Higher Ed Officials Struggle to Adjust as New Federal Distance Learning Rules are Rolled Out

The Alabama State Reciprocity Committee convened on Wednesday to discuss the potential implications of revised federal regulations on distance learning.

This committee, which deals with higher education matters, focuses on addressing State Authorization Reciprocity Agreements (SARA) in Alabama. SARA was established in 2013 with the goal of streamlining regulations surrounding distance learning opportunities from the U.S. Department of Education. The committee consists of representatives from two-year colleges, four-year colleges, and Historically Black Colleges and Universities.

During Wednesday’s session, the committee primarily focused on recent changes made to increase federal oversight over higher education institutions.

These changes were implemented through the negotiated rulemaking process, which involves representatives from parties significantly affected by higher education changes working with the Department of Education to reach a consensus.

The new regulations are set to take effect on July 1.

Heather Hall, the dean of the college of nursing at the University of South Alabama, expressed concerns about the new requirement for clinical work placements to be made within 45 days and within a reasonable distance. She noted that these requirements could be more challenging for specialized fields.

“If there isn’t a NICU (Neonatal Intensive Care Unit) located within a reasonable geographic area, then that would be acceptable because it’s highly specialized,” she explained. “However, there is a time limit on using this exception. Eventually, we run out of reasons why we’re sending students so far from one state to another or across the state for clinical placements.”

The Department of Education stated that these requirements would not apply to post-graduation obligations, such as medical residencies.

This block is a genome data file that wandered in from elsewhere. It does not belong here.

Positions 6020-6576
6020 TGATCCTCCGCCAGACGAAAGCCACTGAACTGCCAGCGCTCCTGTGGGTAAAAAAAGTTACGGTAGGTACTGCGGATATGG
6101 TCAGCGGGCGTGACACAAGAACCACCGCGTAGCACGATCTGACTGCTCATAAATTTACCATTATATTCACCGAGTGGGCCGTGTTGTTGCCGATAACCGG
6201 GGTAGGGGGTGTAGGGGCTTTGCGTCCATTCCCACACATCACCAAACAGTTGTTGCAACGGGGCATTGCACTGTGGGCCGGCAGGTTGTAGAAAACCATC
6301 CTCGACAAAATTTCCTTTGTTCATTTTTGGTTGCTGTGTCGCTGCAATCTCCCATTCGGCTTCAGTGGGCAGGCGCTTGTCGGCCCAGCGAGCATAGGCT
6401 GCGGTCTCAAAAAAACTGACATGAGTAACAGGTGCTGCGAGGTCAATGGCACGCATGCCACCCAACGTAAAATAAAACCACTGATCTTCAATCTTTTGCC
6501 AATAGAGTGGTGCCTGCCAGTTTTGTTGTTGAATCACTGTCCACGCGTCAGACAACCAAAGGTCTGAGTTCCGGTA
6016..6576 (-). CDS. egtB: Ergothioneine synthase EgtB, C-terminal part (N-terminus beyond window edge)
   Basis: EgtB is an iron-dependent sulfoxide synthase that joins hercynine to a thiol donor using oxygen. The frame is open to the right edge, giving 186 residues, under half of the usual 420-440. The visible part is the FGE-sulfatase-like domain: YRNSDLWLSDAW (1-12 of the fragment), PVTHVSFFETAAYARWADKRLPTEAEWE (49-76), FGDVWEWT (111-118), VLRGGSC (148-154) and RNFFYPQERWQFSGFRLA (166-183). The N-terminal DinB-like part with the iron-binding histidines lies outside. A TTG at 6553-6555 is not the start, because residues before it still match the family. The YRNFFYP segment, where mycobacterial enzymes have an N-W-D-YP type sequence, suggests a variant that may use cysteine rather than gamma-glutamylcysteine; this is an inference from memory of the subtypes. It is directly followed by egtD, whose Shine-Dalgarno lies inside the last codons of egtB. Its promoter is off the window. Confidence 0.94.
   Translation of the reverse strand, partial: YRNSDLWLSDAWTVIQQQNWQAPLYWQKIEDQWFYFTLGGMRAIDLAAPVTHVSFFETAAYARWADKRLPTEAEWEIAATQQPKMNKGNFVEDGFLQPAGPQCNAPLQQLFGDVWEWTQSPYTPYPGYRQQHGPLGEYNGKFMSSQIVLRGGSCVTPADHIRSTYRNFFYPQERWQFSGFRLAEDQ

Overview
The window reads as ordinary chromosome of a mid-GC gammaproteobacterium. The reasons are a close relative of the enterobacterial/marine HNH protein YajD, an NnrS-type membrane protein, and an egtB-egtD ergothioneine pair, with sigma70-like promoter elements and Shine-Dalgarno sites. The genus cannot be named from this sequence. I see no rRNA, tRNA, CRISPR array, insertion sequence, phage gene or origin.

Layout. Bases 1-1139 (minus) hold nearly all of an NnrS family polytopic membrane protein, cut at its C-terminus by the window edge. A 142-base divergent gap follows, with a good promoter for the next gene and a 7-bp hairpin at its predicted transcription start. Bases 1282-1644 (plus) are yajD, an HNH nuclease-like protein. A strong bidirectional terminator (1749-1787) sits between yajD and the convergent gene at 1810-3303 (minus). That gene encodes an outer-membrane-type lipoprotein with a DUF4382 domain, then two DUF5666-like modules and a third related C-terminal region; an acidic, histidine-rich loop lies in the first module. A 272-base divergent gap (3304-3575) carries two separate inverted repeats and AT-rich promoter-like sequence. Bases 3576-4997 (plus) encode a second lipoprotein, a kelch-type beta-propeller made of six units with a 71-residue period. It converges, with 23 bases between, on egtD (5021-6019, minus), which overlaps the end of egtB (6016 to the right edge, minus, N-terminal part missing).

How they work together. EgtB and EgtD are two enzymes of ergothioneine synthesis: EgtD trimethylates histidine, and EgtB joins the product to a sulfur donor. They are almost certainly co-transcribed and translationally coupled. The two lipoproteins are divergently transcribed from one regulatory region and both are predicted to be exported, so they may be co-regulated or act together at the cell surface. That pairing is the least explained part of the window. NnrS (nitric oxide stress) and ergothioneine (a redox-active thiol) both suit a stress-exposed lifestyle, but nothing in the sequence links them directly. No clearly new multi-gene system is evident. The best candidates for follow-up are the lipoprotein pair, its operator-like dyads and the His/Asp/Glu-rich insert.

Hall also mentioned that the increased reporting requirements for tracking placements would necessitate additional staff. She emphasized that a student declining a placement does not exempt the school from the 45-day requirement.

“Everything needs to be documented,” she stated. “We must ensure compliance and act swiftly to ensure our students are placed.”

Tonjanita Johnson, the senior vice chancellor for academic and student affairs at the University of Alabama System, revealed that staff members have expressed a desire for a centralized system to manage the required information.

“Understanding the resources that may be necessary would be beneficial, I’m sure, not only for those of us at this table but for others as well,” she remarked.

Ron Leonard, the director of special operations at the Alabama Commission on Higher Education, believes that joining the State Authorization Network could assist colleges in keeping up with changing federal regulations.

“The network stays on top of federal and state regulations,” he explained. “As mentioned earlier, so much is happening, and it’s difficult for individuals to keep pace.”

According to the State Authorization Network’s website, they provide training, support, and opportunities for institutions to collaborate in navigating regulatory requirements for out-of-state activities.

Leonard disclosed that they have applied for a grant for membership. If only a small number of institutions express interest in joining, the cost will likely be covered. However, if all institutions want to join, there will be a discounted cost. He mentioned that some institutions in the state have already become members.

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